Saturday, March 01, 2008
"My heart rejoices in the LORD;
in the LORD my horn is lifted high.
My mouth boasts over my enemies,
for I delight in your deliverance.
2 "There is no one holy like the LORD;
there is no one besides you;
there is no Rock like our God.
3 "Do not keep talking so proudly
or let your mouth speak such arrogance,
for the LORD is a God who knows,
and by him deeds are weighed.
4 "The bows of the warriors are broken,
but those who stumbled are armed with strength.
5 Those who were full hire themselves out for food,
but those who were hungry are hungry no more.
She who was barren has borne seven children,
but she who has had many sons pines away.
6 "The LORD brings death and makes alive;
he brings down to the grave and raises up.
7 The LORD sends poverty and wealth;
he humbles and he exalts.
8 He raises the poor from the dust
and lifts the needy from the ash heap;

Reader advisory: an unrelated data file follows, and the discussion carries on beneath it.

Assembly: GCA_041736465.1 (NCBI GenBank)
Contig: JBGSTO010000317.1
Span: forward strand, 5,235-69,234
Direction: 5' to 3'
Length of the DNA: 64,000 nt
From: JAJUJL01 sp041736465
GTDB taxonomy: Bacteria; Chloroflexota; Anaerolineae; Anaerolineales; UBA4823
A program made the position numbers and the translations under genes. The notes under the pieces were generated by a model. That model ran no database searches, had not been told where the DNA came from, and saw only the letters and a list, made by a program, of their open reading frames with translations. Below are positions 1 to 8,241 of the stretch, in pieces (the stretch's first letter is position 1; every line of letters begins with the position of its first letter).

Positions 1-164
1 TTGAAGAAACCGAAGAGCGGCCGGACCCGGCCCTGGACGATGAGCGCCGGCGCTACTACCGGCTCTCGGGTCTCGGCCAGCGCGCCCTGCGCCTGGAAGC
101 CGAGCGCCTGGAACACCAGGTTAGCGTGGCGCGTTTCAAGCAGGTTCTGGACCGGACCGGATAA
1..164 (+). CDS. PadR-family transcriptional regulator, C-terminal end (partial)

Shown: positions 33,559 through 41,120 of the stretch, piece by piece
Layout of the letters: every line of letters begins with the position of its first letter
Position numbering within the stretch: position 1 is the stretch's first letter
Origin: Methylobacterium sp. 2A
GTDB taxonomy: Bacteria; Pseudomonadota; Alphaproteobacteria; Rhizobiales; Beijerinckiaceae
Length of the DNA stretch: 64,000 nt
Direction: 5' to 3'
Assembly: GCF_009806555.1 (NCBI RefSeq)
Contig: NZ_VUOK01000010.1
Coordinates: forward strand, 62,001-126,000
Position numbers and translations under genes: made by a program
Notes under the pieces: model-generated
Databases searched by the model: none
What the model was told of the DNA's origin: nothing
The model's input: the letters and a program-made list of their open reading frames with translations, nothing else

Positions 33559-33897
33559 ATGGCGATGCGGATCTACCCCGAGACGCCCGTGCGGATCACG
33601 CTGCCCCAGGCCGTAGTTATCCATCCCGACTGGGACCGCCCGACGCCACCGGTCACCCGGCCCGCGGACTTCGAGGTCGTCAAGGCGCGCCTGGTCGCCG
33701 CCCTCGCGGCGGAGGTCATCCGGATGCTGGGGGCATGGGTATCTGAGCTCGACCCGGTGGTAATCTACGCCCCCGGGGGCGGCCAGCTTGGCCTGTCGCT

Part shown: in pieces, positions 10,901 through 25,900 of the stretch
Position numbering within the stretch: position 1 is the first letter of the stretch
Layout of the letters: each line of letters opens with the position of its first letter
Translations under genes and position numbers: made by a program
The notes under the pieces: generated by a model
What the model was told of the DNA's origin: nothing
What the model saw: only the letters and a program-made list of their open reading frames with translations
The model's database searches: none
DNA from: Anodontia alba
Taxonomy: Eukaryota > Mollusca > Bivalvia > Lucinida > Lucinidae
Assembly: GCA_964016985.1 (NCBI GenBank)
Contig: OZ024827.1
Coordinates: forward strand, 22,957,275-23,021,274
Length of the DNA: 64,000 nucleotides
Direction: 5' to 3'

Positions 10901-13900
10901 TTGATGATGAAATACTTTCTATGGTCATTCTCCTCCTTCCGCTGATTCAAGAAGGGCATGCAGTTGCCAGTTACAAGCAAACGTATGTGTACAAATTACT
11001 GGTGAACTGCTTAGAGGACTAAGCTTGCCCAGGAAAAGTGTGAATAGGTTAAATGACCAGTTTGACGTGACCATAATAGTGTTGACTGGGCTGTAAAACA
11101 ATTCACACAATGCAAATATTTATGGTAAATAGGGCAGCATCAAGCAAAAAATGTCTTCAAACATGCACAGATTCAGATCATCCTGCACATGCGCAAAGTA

he seats them with princes
and has them inherit a throne of honor.
"For the foundations of the earth are the LORD's;
on them he has set the world.
9 He will guard the feet of his faithful servants,
but the wicked will be silenced in the place of darkness.
"It is not by strength that one prevails;
10 those who oppose the LORD will be broken.
The Most High will thunder from heaven;
the LORD will judge the ends of the earth.
"He will give strength to his king
and exalt the horn of his anointed."
(I thought I would feature some scripture written by women for the next few days. It happens that this coincides with my homework on widows, orphans and other members of the class of the poor and oppressed.)